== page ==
Skip to content

BC Hydro hits high schools with information sessions on trades

BC Hydro has had a tough time keeping employees in the north.

BC Hydro has had a tough time keeping employees in the north.

In an effort to stem the bleeding of employees leaving to return to the Lower Mainland where many of them are from, the Crown Corporation began touring an information session at high schools in Chetwynd, Dawson Creek and Fort St. John this week, geared towards recruiting potential future employees.

The week of information sessions culminates in a trade fair at the Hudson’s Hope community centre 10310 Kyllo Street, Feb. 12, from 4 – 6 p.m.

“If we can hire people who are from smaller towns, they are more likely to want to get a job in those smaller towns if there are jobs available, and they are less likely to want to move away,” said​ Community Relations Manager Bob Gammer .

Gammer said a lot of companies, not just BC Hydro, find that once they’ve trained staff and have got them located in roles in the north, they move south after a few years often because that is where they are from.

“If we hire people from the north, there’s a better chance that they will stay in the north because of their family ties,” he explained.

In order to maintain the level of service provided, BC Hydro is gong to need a sustainable workforce for the north, Gammer said. “In a Human Resources context, it’s a very serious issue.”

Keith Maurer, a director of instruction with School District 59, said it’s all about exposing students to what is available.

“It’s our role to try and show what opportunities there are and ensure that we are trying to provide training for them to move down the direction that they’d like to take, whether that’s in a trades route or a university route. I think we have to do our best to keep the options open for them,” he said.

Maurer notes that this is not only important at the high school level.

“One of our focuses that we’ve brought in this year is to start working with elementary students, not trying to push them in any kind of particular direction but, just to help them understand a little more about working with your hands, developing things, or creating things,” Maurer said, “so that by the time the get to [high school] they’ve got that understanding behind them.”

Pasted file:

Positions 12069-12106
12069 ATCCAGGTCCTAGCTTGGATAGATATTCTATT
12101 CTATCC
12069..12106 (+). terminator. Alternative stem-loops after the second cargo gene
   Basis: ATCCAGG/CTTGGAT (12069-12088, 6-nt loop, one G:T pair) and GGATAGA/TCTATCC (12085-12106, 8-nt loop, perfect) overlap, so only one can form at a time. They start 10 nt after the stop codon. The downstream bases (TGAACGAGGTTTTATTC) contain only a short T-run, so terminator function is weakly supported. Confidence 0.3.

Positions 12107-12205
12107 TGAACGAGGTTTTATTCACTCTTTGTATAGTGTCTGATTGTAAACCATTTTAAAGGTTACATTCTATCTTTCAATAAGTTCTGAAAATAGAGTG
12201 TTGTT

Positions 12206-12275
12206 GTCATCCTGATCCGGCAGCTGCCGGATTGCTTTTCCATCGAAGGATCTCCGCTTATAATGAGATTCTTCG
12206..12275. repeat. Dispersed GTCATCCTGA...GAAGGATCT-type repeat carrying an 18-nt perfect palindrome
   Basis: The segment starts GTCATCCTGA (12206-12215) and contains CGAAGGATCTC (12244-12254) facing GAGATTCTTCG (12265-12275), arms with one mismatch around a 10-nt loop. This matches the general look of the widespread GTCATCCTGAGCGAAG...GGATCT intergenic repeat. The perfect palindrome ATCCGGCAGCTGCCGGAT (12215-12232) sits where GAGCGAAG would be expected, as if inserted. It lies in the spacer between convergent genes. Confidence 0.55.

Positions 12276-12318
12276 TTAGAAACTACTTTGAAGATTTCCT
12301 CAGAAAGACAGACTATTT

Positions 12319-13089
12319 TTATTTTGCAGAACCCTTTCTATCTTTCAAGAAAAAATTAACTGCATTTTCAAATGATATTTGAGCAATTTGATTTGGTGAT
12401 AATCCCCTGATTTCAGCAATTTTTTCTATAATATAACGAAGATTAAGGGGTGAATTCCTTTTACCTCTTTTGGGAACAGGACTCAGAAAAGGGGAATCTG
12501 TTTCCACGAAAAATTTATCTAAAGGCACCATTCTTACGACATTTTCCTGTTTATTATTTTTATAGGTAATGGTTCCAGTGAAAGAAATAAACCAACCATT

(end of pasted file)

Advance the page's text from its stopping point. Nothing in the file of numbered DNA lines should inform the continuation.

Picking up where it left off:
One of these initiatives was the “try-a-trade” session, held at a recent Skills Canada competition at the Northern Lights College in Dawson Creek.

About 300 grade 7 students had a chance to sample trades while learning about jobs training offered at the college, ranging from hair styling and esthetics to aircraft maintenance.

Gammer says BC Hydro isn’t limiting their intake at the moment to any particular trade.

“We’re not being picky at this point,” he said. “We want everybody who is thinking about any kind of trade to know what we want from them.”

That includes electricians, power line technicians and protection and control technicians.

Gammer said the information sessions, and the trade fair itself is not tied to recruiting efforts for the Site C dam.

“I mean sure, could it provide a spin off benefit ultimately? I guess so. But this is coming locally from the regional manager of our generation facilities.”

Gammer later clarified that Site C recruiters would be present at the trade fair in Hudson’s Hope.

“They were invited to be there. There will be a booth. But as I said before, this is being driven by the regional manager of our existing facilities.”